• rash
  • dry skin

Ammonium lactate may cause other side effects. Call your doctor if you have any unusual problems while using this medication.

What should I know about storage and disposal of this medication?

Keep this medicine in the container it came in, tightly closed, and out of the reach of children. Store at room temperature and away from excess heat and moisture (not in the bathroom).

Unnecessary medications must be disposed of in special ways to ensure that pets, children, and others cannot consume them. However, you should not flush this medicine down the toilet. Instead, the best way to dispose of your medications is through a drug take-back program. Talk to your pharmacist or contact your local garbage / recycling department to find out about take-back programs in your community. See the FDA Safe Drug Disposal website ( for more information if you do not have access to a take-back program.

It is important to keep all medicines out of the sight and reach of children, since many containers (such as those containing weekly pills and those for eye drops, creams, patches and inhalers) are not resistant to children and small children can easily open them. To protect young children from poisoning, always close the safety caps and immediately place the medicine in a safe place, one that is upright and out of their sight and reach.

In case of emergency/overdose

If someone ingests ammonium lactate, call your local poison control center at 1-800-222-1222. If the victim has passed out or is not breathing, call your local emergency services at 911.

What other information should I know?

Keep all your appointments with your doctor.

Don’t let anyone else use your medication. Ask your pharmacist any questions you have about refilling your prescription. If you still have symptoms after finishing your cream or lotion, call your doctor.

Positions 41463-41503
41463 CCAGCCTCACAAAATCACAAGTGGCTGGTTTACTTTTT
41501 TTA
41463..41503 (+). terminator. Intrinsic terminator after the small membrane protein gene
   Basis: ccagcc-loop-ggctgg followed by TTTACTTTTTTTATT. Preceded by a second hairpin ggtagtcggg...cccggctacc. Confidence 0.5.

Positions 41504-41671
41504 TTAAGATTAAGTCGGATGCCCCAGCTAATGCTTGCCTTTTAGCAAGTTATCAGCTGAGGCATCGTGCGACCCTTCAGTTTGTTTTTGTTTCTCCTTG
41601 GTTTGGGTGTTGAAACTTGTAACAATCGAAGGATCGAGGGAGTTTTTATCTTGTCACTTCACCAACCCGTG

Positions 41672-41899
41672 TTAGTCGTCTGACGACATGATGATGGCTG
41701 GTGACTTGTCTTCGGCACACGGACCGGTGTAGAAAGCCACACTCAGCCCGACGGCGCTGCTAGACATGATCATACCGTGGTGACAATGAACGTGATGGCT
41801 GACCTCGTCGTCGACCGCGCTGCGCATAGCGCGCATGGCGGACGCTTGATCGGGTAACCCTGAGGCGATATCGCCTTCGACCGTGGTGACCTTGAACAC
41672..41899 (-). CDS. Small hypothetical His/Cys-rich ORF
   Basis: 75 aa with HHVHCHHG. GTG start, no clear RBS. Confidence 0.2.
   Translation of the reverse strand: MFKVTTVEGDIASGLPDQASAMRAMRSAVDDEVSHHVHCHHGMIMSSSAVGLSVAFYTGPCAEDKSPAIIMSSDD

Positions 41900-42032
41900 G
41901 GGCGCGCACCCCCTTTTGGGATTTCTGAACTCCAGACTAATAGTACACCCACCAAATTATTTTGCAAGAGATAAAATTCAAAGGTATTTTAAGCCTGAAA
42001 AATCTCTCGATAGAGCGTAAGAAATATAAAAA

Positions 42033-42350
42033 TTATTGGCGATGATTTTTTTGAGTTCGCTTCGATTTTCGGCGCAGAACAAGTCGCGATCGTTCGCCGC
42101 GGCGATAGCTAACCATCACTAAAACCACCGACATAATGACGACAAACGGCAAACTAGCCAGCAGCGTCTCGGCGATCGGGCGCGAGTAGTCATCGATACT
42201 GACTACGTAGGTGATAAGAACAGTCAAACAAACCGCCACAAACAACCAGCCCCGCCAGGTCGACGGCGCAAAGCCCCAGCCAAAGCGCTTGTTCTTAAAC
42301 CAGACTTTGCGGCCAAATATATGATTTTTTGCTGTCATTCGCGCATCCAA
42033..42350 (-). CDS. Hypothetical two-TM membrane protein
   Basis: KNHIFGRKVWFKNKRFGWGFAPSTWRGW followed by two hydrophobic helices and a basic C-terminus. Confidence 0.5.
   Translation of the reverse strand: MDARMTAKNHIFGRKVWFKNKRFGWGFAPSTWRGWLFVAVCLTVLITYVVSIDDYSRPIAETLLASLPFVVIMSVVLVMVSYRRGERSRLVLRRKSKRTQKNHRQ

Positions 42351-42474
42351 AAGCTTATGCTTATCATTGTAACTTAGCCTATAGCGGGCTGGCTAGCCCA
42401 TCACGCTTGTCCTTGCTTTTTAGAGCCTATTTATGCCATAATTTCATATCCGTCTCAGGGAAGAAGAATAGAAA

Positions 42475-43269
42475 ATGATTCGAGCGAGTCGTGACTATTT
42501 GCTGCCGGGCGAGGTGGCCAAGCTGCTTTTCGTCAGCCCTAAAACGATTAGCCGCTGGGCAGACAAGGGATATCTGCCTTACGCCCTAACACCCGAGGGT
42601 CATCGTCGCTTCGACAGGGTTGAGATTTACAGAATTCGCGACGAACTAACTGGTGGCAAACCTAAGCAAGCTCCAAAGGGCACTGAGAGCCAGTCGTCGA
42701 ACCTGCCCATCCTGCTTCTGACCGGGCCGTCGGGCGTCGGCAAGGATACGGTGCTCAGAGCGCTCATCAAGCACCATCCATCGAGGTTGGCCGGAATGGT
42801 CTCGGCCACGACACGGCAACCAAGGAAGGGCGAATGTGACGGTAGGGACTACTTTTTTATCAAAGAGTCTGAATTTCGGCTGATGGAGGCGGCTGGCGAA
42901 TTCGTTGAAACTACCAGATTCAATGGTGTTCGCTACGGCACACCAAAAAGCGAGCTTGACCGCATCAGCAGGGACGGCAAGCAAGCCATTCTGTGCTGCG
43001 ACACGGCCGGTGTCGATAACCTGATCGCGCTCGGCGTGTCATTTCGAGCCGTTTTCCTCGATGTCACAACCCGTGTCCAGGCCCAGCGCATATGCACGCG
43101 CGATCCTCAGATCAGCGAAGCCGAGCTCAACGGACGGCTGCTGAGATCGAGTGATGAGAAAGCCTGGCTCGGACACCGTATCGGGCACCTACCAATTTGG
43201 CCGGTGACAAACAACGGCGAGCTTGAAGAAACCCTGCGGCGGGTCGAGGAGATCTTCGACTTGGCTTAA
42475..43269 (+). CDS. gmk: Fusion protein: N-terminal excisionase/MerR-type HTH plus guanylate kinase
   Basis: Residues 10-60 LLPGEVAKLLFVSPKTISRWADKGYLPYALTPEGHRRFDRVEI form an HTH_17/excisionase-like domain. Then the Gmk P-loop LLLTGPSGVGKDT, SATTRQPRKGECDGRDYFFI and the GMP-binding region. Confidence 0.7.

It is important that you keep a written list of all prescription and over-the-counter (over-the-counter) medications you are taking, as well as any products such as vitamins, minerals, or other dietary supplements. You should take this list with you each time you visit a doctor or if you go into hospital. It is also important information to take with you in case of emergencies.

Brand Names

  • Lac-Hydrin

Disclaimer: We have made every effort to ensure that all information is factually accurate, comprehensive and up-to-date. However, this article should not be used as a licensed health care professional’s choice of knowledge and expertise. You should always consult your doctor or other health care professional before taking any medication. The information given here is subject to change and it has not been used to cover all possible uses, directions, precautions, warnings, drug interactions, allergic reactions or adverse effects. The lack of warning or other information for any drug does not indicate that the combination of medicine or medication is safe, effective or appropriate for all patients or all specific uses.